The division formed the nucleus of the Multinational Force Haiti (MNF Haiti) and Joint Task Force 190 (JTF 190) in Haiti during Operation Uphold Democracy. More than 8,600 of the division's troops deployed during this operation.[5] On 19 September 1994, the 1st Brigade conducted the Army’s first air assault from an aircraft carrier. This force consisted of 54 helicopters and almost 2,000 soldiers. They occupied the Port-au-Prince International Airport. This was the largest Army air operation conducted from a carrier since the Doolittle Raid in World War II.[7]

The division’s mission was to create a secure and stable environment so the government of Haitian President Jean-Bertrand Aristide could be reestablished and democratic elections held. After this was accomplished, the 10th Mountain Division handed over control of the MNF-Haiti to the 25th Infantry Division on 15 January 1995. The Division redeployed the last of its soldiers who served in Haiti by 31 January 1995.[5]

War on Terrorism[edit]

10th Mountain Soldier in the Afghanistan Highlands.

In late 2001, following the 11 September 2001 attacks, elements of the division, including its special troops battalion and the 1-87th Infantry, deployed to Afghanistan in support of Operation Enduring Freedom. These forces remained in the country until mid-2002, fighting to secure remote areas of the country and participating in prominent operations such as Operation Anaconda, the Fall of Mazar-i-Sharif, and the Battle of Qala-i-Jangi.[2] The division also participated in fighting in the Shahi Khot Valley in 2002. Upon the return of the battalions, they were welcomed home and praised by President Bush.[8]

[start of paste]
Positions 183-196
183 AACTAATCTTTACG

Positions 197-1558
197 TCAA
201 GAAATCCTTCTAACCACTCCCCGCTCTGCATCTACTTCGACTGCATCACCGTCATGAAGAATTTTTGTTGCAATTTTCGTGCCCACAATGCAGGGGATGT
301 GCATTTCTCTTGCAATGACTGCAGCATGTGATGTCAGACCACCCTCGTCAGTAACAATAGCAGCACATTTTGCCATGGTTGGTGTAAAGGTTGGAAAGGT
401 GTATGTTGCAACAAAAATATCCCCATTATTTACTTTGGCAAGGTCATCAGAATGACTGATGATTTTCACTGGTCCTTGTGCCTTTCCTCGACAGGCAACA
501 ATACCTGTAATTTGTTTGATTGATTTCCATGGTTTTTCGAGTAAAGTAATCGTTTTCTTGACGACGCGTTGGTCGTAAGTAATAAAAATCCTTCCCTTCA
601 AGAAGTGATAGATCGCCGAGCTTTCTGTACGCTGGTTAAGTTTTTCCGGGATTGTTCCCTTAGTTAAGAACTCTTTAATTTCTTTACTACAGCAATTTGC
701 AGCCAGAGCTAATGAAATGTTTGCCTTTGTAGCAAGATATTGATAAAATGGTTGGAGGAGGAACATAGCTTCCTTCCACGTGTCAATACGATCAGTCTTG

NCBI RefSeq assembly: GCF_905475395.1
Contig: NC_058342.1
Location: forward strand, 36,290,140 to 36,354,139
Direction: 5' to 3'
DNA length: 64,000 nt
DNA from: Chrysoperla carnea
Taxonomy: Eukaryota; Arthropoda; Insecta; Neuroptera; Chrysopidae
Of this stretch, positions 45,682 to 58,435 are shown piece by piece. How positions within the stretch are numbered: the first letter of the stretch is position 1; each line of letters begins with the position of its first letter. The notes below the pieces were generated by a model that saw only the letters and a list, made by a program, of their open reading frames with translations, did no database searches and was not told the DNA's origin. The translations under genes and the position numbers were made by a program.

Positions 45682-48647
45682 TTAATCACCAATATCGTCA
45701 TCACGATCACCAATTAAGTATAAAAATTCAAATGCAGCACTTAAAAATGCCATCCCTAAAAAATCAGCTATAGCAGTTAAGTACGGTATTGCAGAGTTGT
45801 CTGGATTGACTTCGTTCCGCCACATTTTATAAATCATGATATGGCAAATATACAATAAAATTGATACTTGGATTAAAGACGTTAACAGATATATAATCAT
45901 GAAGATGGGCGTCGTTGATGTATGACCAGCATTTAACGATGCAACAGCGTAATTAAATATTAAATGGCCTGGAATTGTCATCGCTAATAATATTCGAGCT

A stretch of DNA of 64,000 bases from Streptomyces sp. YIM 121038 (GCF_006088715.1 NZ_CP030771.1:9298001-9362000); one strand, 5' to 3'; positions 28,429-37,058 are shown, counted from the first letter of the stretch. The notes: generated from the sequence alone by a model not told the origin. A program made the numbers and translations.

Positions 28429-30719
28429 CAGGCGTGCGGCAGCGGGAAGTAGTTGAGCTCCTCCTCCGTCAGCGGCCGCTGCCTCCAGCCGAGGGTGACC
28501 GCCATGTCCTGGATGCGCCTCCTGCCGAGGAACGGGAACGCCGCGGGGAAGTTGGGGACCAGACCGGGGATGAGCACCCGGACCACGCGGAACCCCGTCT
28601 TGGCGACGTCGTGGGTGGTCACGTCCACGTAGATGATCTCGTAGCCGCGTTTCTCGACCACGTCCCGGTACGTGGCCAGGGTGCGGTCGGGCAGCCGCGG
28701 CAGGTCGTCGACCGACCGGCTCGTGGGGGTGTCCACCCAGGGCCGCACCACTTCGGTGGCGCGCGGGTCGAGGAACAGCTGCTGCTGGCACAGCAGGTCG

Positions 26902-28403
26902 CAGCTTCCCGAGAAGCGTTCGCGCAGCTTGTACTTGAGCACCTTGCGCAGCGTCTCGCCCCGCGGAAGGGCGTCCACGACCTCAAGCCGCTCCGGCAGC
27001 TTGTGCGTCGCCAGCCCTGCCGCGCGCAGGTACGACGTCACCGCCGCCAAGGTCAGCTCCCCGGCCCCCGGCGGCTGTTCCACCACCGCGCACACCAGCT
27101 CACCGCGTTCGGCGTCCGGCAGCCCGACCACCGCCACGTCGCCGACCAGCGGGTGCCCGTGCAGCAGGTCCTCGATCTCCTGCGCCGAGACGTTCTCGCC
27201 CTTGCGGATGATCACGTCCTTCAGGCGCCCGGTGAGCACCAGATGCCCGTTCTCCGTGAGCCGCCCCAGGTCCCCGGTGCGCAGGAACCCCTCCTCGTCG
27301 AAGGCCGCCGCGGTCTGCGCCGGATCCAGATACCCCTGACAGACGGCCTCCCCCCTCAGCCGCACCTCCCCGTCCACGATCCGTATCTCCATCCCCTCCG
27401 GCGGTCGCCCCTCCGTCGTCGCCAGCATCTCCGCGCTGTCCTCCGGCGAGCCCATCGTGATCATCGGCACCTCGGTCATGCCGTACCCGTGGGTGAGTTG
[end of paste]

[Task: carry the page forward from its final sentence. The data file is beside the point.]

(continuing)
In 2003, the division's headquarters, along with the 1st Brigade, returned to Afghanistan. During that time, they operated in the frontier regions of the country such as Paktika Province, going places previously untouched by the war in search of Taliban and Al-Qaeda forces. Fighting in several small-scale conflicts such as Operation Avalanche, Operation Mountain Resolve, and Operation Mountain Viper, the division maintained a strategy of small units moving through remote regions of the country to interact directly with the population and drive out insurgents.[9] The 1st Brigade also undertook a number of humanitarian missions.[7]

Reorganization and recent deployments[edit]

10th Mountain Soldier in patrol in Nuristan Province.

Upon the return of the division headquarters and 1st Brigade, the 10th Mountain Division began the process of transformation into a modular division. On 16 September 2004, the division headquarters finished its transformation. The 1st Brigade became the 1st Brigade Combat Team,[10] while the 3rd Brigade Combat Team, 10th Mountain Division was activated for the first time.[11] In January 2005, the 4th Brigade Combat Team, 10th Mountain Division was activated at Fort Polk, Louisiana.[12]

10th Mountain Division troops from the 1st Battalion, 32nd Infantry hike through Kunar Province.